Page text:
Why Turning Our Schools into a Workforce Development Pipeline is Bad for Democracy

corporate capitolism

Being a worker means taking orders, citizenship means being an independent thinker. The two aren’t compatible. One demands obedience, the other autonomy.

Here’s an uncomfortable truth we must face as a society: the workplace isn’t a democracy. Never has been, never will be.

The workplace has always been run as a dictatorship. The boss decides what you’re going to do and how you’re going to do it. Obedience is the most valued skill an employee can have.

If we allow our public schools to be turned into a workforce development pipeline, we’re also giving permission to corporate America to further erode what’s left of our democracy.

Being a worker means taking orders, citizenship means being an independent thinker. The two aren’t compatible. One demands obedience, the other autonomy.

The workplace is about selfishness. How to rise above your co-workers in status and income. For business, this translates into putting profit before employees.

Democracy is about prioritizing the greater good ahead of self-interest. It requires a citizenry who have the ability and personal courage to ferret out lies, distortions, half-truths and a state willing to protect these individuals against retaliation and violence.

One of the biggest cons perpetuated on labor was the idea that management and workers were on the same team. They aren’t.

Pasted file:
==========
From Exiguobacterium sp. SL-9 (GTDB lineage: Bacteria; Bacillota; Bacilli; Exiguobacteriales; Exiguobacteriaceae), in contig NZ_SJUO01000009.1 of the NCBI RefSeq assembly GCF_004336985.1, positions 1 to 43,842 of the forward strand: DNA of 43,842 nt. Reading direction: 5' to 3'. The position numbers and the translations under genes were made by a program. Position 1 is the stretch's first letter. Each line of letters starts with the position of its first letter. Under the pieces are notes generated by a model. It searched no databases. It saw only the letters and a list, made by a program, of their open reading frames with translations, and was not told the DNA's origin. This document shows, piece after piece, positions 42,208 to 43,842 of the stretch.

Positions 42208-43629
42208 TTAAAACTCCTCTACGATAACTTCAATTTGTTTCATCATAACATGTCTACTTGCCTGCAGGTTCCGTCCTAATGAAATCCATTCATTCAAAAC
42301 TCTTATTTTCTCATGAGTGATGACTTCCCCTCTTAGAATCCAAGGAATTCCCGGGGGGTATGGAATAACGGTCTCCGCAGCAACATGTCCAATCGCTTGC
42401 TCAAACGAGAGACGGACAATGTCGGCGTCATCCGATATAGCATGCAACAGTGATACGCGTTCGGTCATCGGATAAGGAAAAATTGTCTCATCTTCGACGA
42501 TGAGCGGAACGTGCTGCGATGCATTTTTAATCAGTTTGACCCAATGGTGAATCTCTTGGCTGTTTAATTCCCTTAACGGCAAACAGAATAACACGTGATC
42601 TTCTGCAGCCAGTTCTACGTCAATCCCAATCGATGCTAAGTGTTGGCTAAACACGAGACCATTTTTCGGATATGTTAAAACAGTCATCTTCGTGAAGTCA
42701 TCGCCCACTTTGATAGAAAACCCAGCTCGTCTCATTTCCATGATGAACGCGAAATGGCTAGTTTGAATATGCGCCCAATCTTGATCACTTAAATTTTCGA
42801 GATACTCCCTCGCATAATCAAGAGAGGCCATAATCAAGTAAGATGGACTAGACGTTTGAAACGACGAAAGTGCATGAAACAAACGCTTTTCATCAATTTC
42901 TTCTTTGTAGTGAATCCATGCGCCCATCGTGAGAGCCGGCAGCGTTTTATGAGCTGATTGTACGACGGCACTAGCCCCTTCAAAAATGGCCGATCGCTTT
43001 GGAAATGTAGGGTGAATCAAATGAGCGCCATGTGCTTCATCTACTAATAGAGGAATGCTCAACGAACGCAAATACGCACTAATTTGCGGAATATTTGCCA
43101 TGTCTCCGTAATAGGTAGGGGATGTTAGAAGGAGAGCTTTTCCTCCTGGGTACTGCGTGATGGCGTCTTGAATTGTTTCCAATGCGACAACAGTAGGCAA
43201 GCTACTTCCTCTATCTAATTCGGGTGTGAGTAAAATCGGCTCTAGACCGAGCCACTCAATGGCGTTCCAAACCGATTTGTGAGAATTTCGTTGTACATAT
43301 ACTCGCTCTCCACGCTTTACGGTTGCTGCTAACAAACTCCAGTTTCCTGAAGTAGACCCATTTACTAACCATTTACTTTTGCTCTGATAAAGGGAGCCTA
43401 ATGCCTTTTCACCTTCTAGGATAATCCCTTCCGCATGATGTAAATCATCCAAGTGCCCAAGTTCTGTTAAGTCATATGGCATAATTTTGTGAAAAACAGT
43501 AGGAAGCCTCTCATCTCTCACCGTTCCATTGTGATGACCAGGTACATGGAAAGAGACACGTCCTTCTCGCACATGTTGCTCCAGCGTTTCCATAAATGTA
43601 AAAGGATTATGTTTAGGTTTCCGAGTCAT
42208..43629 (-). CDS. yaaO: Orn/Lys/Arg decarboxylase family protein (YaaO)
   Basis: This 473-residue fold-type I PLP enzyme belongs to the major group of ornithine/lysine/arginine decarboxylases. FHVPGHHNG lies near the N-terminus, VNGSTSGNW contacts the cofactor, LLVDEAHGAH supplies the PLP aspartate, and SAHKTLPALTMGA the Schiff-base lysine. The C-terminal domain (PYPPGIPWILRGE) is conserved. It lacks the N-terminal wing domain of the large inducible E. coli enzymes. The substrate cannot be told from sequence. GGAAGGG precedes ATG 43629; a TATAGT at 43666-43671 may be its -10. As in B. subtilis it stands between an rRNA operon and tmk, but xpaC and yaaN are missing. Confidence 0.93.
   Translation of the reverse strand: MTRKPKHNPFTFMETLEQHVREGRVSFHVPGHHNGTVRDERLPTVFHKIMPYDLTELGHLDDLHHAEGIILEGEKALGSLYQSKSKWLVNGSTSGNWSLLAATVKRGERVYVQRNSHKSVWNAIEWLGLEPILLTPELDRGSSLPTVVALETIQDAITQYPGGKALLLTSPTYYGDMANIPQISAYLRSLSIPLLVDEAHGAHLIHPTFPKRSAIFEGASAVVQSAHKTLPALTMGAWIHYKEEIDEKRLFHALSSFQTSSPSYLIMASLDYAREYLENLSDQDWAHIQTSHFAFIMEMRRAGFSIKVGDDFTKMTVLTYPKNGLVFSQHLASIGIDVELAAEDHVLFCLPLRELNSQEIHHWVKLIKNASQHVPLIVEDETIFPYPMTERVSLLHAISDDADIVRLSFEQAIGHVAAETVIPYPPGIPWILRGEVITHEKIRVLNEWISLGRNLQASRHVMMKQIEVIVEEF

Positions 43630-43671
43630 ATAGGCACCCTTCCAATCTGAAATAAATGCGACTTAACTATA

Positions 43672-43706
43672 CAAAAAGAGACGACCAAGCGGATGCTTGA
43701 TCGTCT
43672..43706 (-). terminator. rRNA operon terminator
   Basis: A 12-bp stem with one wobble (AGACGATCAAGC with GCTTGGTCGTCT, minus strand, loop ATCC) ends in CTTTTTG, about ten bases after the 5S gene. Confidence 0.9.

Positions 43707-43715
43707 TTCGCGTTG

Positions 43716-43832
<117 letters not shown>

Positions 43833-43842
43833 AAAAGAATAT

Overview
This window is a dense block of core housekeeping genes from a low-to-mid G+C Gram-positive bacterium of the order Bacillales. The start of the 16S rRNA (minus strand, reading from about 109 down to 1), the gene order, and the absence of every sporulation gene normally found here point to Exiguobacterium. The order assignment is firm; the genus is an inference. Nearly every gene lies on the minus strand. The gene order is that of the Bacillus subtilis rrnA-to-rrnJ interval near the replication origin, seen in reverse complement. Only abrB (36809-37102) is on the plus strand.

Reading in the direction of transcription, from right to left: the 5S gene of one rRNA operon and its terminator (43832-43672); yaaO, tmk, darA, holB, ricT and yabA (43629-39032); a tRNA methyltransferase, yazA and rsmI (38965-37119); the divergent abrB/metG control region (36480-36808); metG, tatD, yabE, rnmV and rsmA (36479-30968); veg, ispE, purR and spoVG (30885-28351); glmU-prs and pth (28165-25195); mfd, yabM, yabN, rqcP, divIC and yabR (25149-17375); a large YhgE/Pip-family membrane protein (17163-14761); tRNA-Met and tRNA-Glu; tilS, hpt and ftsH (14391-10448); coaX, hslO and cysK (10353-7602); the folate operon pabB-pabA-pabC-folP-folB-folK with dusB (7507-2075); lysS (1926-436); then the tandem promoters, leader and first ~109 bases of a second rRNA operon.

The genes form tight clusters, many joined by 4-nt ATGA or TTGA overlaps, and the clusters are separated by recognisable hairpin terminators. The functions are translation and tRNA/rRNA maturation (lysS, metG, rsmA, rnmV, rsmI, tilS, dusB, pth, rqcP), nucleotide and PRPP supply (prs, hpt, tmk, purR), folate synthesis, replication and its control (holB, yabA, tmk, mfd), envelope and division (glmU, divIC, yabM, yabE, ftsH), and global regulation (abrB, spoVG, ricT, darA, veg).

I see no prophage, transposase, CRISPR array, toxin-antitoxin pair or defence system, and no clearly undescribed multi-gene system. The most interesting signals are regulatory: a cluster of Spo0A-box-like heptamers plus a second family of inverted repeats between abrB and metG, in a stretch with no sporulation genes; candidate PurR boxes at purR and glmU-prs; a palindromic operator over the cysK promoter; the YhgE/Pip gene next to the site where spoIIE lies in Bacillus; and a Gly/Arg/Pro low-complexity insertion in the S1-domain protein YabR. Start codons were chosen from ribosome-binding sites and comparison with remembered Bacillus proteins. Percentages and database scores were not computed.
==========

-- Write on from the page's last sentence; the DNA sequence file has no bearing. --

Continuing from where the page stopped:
Wonder why union leadership continues to sellout their rank and file comrades? Corporate unionism: where union leadership prioritizes their comfortable relationship with management over the needs of membership. No messy or uncomfortable conflict required.

Dintersmith NEA friend of Education

Corporate government is the same thing. It assumes the goals of business are the same as citizens, but clearly they aren’t. Citizens want a healthy environment, corporations want deregulation. Citizens want their kids to have a great education, corporations are looking for a new market with guaranteed profits. See a pattern?

Oh, and one state mandated course on civics isn’t going to reverse the damage caused by corporate governance. In a political system dominated by two corporate parties, teaching kids to vote has a zero chance of changing the system. If anything, it teaches kids that politics is a semi-passive activity that you only think about during an election cycle.

How does that challenge the current power structure?

It doesn’t.

-Carolyn Leith

3 comments

  1. Completely agree! “Cradle to Career” disgusts me. One tiny point of disagreement: Claiming that workplaces never have been and never will be democratic. There are worker-owned businesses and it’s a concept that could grow in the future. Just thought it was important to point out that there is a solution, that we aren’t destined to a world where corporate management controls everything in the workplace for eternity. That’s too depressing! 😆

  2. Thank you so much for this article. The measuring, sorting and reproducing of corporate America by our schools needs to be brought to light more. This would also include the deculturalization that has been a staple of American institutions of learning since their founding. I just worry that corporate America is so entrenched in our schools,-Gates Foundation, Carnegie Foundatiion, etc.-that the only way out is to change the economy as a whole.

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